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    (Original post by Quady)
    So its ok to borrow money if you want to borrow a lot of it, but if you want to borrow a small amount of money then thats bad?

    Wouldn't houses cost less if people couldn't leverage to buy them?

    A car isn't a big purchase now? Interesting.
    well yeah i mean whats the point in puttin something like a holiday on a credit card. why not open a savings account and save up for it.

    i have no idea if houses would cost less.

    a car is not a big purchase unless your buyin a car thats like 5grand +

    save your money buy a car and then after a year and more saving buy a expensiver car and so forth.
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    (Original post by Laurah5498)
    Yep xD

    My account bod person thing is tearing his hair out over it. I had a lovely conversation with him today about it and him telling me about all the fun he had with his when he was a student.

    That's fair enough but I'm going to be eyeballed in debt and don't fancy any more!!

    LOL tell him to eff off?
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    (Original post by Dubstepper)
    i have no idea if houses would cost less.

    a car is not a big purchase unless your buyin a car thats like 5grand +

    save your money buy a car and then after a year and more saving buy a expensiver car and so forth.
    Well supply and demand, if you go from 45,000 being able to afford a hour to 100 people then the price will have to go down for people to be able to move out of the houses they want to sell.

    Ahhh ok second hand cars, I was working on new cars around 12-14k - or double in india because of the import levy
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    (Original post by Quady)
    Really? My dad didn't when we were in the US...

    And is this a 'common purchase'? You might as well have said there is a Cufflink seller called Ken from Hull who only takes credit cards as he doesn't like taking transactions where banks don't make a commission.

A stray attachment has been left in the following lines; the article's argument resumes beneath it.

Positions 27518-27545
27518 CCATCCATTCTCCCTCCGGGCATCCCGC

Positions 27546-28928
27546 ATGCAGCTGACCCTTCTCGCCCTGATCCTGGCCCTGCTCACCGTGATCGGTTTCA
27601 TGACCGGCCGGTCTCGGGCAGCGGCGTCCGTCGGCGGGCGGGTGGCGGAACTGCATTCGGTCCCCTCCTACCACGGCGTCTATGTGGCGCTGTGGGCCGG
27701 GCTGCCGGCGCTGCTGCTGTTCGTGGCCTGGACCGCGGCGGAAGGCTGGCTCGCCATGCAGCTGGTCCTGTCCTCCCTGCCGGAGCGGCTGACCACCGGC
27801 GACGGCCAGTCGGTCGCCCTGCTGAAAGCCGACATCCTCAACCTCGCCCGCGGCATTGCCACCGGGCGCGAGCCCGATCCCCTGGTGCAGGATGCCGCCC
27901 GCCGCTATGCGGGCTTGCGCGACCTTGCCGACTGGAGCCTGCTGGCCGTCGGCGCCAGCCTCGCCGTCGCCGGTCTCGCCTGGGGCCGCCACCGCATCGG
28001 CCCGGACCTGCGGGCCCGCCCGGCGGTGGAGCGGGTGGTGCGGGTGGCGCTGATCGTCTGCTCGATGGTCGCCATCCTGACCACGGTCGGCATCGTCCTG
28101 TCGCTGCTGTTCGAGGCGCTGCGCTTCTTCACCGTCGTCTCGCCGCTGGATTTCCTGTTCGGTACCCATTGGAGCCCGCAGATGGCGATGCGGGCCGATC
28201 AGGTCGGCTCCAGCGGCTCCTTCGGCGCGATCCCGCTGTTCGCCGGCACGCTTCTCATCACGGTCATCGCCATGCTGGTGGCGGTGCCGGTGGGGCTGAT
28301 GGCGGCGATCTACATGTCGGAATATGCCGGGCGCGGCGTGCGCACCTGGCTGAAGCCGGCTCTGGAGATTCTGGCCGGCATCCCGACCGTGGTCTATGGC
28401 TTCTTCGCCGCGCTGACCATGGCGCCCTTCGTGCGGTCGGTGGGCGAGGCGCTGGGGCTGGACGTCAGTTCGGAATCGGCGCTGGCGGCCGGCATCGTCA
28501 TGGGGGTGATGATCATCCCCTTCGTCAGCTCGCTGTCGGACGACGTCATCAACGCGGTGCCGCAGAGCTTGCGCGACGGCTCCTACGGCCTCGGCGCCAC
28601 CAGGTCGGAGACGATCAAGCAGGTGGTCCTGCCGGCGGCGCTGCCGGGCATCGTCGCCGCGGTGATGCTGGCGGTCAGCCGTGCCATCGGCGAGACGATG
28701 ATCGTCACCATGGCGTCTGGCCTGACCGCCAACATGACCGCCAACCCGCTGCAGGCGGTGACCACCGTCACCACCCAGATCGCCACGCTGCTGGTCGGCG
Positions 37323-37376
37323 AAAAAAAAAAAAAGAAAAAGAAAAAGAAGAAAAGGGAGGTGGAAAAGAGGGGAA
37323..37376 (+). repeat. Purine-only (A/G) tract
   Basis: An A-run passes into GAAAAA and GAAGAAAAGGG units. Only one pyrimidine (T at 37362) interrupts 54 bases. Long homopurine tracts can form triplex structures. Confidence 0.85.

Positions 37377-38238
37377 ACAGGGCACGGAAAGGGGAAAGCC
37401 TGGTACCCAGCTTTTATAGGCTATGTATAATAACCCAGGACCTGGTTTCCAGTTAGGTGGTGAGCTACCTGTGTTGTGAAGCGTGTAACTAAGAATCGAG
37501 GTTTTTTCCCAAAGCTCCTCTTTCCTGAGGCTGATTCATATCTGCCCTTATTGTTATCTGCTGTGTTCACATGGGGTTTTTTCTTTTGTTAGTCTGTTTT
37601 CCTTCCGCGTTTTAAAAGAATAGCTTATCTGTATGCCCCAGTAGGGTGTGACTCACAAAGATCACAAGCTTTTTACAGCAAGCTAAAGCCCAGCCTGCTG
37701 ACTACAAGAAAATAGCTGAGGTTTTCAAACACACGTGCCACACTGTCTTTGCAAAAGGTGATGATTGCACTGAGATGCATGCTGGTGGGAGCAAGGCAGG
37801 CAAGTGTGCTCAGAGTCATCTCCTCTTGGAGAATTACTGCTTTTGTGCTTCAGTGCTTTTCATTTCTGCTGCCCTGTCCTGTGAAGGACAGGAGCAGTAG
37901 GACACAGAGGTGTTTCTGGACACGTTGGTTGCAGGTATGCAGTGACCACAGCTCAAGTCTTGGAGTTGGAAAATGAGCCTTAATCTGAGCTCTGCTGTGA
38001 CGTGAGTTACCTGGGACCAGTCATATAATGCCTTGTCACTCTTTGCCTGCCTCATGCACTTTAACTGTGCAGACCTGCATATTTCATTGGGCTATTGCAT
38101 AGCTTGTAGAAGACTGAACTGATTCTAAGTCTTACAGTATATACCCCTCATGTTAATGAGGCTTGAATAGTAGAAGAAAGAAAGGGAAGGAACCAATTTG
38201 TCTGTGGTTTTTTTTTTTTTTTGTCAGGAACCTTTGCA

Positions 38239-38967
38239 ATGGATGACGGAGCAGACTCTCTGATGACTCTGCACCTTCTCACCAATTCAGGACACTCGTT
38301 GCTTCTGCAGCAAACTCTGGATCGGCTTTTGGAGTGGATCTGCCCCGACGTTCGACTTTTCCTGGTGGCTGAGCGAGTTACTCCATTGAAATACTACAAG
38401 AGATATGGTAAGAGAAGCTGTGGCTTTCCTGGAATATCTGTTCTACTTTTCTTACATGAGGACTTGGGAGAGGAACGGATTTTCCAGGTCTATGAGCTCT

Try getting the money back from a kitchen, a television, a treadmill, a diamond ring, a car, you paid for before it wents tits up.
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    (Original post by Quady)
    Well supply and demand, if you go from 45,000 being able to afford a hour to 100 people then the price will have to go down for people to be able to move out of the houses they want to sell.

    Ahhh ok second hand cars, I was working on new cars around 12-14k - or double in india because of the import levy
    ohh right yeah the cost would go down. wait im confused whats that gotta do with the point i was trynah make?

    yeh you start off one second hand cars and save and save and get a cheaper brand new car. i dont like brand new cars but thats a whole other topic lol and why we talkin bout india? lol u from india?
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    (Original post by *Star*Guitar*)
    Try getting the money back from a kitchen, a television, a treadmill, a diamond ring, a car, you paid for before it wents tits up.
    errmmmm you haven't read the thread then? I'm pro credit card (strongly)

    The question was what can you buy with a credit card that you can't buy with a debit card... so are you saying I can't buy those things with a debit card...?
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    (Original post by Dubstepper)
    ohh right yeah the cost would go down. wait im confused whats that gotta do with the point i was trynah make?

    and why we talkin bout india? lol u from india?
    You said houses had to be bought on credit because they cost so much, but they only cost so much because of the use of credit... so why is credit a good thing in the housing market but not in purchasing holidays.

    Just because its the flag on your posts and it always makes me laugh theres 100% import levy
    • CV Helper
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    CV Helper
    If you can't handle a credit card, then don't get one. Don't try and take the privilege away from everyone else because of your own limitations.

    My parents paid my tuition fees (which were 10k a year) on their credit card, and got a couple airline miles for every pound they spent... so they got a good few flights for free just from paying my tuition. I fail to see how that is a bad thing?
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    (Original post by Dubstepper)
    yeah in this report it said even if you pay it off on time the full balance not like the minimum repayments. then again they couldve been talkin bout a specific company but they dint actually mention one
    I get up to 56 days to pay off my cards before I am charged interest. I have a direct debit set up on my bank account so they always take the full balance from me (whatever that may be) so i get points/cashback but I don't pay anything to them